Carbon tax still impacts Australian food and grocery costs
Sunday, 10 July 2011 13:37

The Federal Government’s carbon pricing package will affect costs of food and grocery manufacturing right through the supply chain, the Australian Food and Grocery Council (AFGC) said today (July 10).

AFGC Chief Executive Kate Carnell said there’s no doubt that costs will increase right across Australia’s supply chain, predominantly due to the increased costs of power.

“The Government carbon tax will increase the cost of Australian manufactured goods – but will not affect imports, which are already cheaper due to the high Australian dollar,” Ms Carnell said.

“AFGC is perplexed by Treasury figures announced today by the Prime Minister, regarding the price rises of food and grocery products on supermarket shelves.  The Treasury modelling appears not have been released – we urge them to release these figures.”

Ms Carnell welcomed transport fuel being excluded from the tax until 2014, which will help offset supply chain costs for heavy on-road vehicles in transporting food and groceries.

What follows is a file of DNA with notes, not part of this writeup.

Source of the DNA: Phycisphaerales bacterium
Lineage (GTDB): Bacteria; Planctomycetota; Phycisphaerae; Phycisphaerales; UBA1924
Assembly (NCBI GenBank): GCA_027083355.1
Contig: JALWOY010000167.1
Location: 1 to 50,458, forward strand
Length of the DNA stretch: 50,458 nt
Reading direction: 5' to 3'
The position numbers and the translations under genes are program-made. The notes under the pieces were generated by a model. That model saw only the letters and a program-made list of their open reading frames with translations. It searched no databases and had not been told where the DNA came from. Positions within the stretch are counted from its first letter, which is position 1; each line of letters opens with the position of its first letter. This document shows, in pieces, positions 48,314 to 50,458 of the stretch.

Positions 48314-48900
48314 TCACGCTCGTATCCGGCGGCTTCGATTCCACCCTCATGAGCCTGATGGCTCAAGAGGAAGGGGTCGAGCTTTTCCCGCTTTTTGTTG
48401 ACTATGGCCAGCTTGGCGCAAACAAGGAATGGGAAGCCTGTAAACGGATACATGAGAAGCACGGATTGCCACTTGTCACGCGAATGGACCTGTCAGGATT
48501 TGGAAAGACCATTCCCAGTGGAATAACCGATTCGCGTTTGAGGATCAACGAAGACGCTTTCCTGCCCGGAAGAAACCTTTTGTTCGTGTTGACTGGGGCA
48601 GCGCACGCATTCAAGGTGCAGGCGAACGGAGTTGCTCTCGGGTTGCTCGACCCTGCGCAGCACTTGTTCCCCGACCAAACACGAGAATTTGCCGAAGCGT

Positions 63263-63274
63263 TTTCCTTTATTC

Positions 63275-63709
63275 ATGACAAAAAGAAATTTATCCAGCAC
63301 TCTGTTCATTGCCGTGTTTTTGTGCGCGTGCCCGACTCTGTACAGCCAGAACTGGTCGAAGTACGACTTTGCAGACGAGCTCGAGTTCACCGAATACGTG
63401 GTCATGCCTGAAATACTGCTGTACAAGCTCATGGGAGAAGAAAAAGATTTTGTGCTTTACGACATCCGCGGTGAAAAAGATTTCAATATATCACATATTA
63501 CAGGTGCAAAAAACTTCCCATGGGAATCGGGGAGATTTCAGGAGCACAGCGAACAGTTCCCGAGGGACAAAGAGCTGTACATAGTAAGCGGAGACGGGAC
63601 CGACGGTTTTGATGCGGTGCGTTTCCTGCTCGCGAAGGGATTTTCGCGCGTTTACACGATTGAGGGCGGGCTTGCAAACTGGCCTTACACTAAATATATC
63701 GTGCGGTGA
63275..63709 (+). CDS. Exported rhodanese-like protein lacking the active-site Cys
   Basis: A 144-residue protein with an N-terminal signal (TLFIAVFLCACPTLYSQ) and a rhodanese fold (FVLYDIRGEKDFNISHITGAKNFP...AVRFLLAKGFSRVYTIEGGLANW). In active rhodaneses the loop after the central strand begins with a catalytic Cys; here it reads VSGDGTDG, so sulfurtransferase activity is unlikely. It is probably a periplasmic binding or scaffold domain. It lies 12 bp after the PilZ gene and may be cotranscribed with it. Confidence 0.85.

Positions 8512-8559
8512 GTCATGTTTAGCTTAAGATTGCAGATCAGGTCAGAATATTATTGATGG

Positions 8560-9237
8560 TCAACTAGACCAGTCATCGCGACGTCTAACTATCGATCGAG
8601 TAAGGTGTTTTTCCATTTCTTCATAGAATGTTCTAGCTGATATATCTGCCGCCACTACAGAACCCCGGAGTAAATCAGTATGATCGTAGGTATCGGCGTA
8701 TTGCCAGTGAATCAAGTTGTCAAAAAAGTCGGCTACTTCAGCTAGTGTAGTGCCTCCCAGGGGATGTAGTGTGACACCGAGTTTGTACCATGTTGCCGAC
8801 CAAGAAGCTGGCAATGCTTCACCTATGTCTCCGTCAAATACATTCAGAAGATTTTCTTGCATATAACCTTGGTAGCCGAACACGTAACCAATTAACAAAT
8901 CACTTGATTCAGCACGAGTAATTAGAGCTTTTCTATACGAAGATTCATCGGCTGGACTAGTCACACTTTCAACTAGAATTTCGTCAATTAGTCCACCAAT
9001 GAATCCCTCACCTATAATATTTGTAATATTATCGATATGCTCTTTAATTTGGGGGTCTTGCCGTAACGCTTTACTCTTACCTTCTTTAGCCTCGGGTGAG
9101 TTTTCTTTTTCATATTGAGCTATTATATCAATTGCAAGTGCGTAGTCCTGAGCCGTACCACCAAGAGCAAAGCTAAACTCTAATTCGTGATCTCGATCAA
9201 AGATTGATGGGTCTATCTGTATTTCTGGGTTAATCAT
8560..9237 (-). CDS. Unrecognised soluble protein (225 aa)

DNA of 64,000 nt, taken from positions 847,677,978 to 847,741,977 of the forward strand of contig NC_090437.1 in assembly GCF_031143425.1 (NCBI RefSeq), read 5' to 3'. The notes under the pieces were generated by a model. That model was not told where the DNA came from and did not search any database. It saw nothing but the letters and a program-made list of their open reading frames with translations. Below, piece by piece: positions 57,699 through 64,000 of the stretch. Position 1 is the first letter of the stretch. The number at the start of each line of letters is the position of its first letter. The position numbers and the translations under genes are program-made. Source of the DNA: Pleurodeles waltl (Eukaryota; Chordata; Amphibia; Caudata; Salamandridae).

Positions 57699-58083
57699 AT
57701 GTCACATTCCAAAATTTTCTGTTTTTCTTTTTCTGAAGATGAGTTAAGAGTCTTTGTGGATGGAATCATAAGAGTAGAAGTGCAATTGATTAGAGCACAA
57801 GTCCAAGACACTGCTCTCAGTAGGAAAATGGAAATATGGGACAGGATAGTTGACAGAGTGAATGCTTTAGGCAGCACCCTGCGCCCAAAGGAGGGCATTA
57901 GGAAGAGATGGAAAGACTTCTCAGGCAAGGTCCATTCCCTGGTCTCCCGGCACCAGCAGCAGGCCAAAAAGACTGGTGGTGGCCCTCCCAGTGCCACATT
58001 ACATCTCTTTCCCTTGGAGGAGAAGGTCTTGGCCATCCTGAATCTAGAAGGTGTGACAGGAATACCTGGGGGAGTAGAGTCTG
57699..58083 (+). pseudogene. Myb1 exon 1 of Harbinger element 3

“However this is only a short-term measure and after three-years, industry can expect to pay,” Ms Carnell said.

Industry also welcomed the Clean Technology Food and Foundries Investment Program – which provides $150 million over six years in assistance to industry to become more energy efficient.

“We are particularly pleased the Government acknowledged this amount of money may not be enough and indicated if it’s expended, industry will be able access extra funding,” Ms Carnell said.

Ms Carnell said AFGC lobbied the Government to increase the $150 million package that was also part of the CPRS, as we believed it would not be sufficient for a $102 billion industry, which is already investing heavily in technology to reduce environmental impacts.

Under this program, funding will be provided on a co-investment basis, with industry contributing three dollars for every dollar from Government.  “This could make it difficult for smaller manufacturers as the cost of becoming more energy efficient are often very high.”

“At the end of the day, there will still be price increases right across the supply chain and this will impact on the competitiveness of industry,” Ms Carnell said.

-ENDS-

More information: Brad Watts AFGC Media Manager (02) 6270 9021 or 0437 379 818